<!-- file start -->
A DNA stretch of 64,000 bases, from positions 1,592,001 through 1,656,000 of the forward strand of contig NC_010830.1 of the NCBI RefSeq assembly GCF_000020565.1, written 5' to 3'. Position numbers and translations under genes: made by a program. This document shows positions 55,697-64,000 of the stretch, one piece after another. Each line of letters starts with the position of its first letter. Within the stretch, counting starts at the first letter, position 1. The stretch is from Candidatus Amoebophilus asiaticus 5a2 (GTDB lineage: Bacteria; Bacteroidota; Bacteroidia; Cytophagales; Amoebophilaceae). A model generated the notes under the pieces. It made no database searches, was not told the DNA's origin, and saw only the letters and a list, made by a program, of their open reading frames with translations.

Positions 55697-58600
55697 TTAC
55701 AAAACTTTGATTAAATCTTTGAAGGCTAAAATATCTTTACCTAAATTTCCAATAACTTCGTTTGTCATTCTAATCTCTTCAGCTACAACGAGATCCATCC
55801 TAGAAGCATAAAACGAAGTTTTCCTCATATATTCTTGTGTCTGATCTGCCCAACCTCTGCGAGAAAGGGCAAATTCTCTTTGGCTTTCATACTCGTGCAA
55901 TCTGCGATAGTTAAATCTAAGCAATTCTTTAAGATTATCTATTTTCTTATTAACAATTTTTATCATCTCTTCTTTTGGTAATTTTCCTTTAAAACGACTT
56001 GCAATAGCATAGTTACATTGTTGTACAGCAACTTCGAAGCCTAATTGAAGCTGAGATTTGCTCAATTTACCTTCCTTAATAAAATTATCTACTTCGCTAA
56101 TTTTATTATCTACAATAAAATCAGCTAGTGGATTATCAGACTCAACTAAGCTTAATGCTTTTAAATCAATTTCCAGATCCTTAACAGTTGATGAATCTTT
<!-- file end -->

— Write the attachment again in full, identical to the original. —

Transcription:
A DNA stretch of 64,000 bases, from positions 1,592,001 through 1,656,000 of the forward strand of contig NC_010830.1 of the NCBI RefSeq assembly GCF_000020565.1, written 5' to 3'. Position numbers and translations under genes: made by a program. This document shows positions 55,697-64,000 of the stretch, one piece after another. Each line of letters starts with the position of its first letter. Within the stretch, counting starts at the first letter, position 1. The stretch is from Candidatus Amoebophilus asiaticus 5a2 (GTDB lineage: Bacteria; Bacteroidota; Bacteroidia; Cytophagales; Amoebophilaceae). A model generated the notes under the pieces. It made no database searches, was not told the DNA's origin, and saw only the letters and a list, made by a program, of their open reading frames with translations.

Positions 55697-58600
55697 TTAC
55701 AAAACTTTGATTAAATCTTTGAAGGCTAAAATATCTTTACCTAAATTTCCAATAACTTCGTTTGTCATTCTAATCTCTTCAGCTACAACGAGATCCATCC
55801 TAGAAGCATAAAACGAAGTTTTCCTCATATATTCTTGTGTCTGATCTGCCCAACCTCTGCGAGAAAGGGCAAATTCTCTTTGGCTTTCATACTCGTGCAA
55901 TCTGCGATAGTTAAATCTAAGCAATTCTTTAAGATTATCTATTTTCTTATTAACAATTTTTATCATCTCTTCTTTTGGTAATTTTCCTTTAAAACGACTT
56001 GCAATAGCATAGTTACATTGTTGTACAGCAACTTCGAAGCCTAATTGAAGCTGAGATTTGCTCAATTTACCTTCCTTAATAAAATTATCTACTTCGCTAA
56101 TTTTATTATCTACAATAAAATCAGCTAGTGGATTATCAGACTCAACTAAGCTTAATGCTTTTAAATCAATTTCCAGATCCTTAACAGTTGATGAATCTTT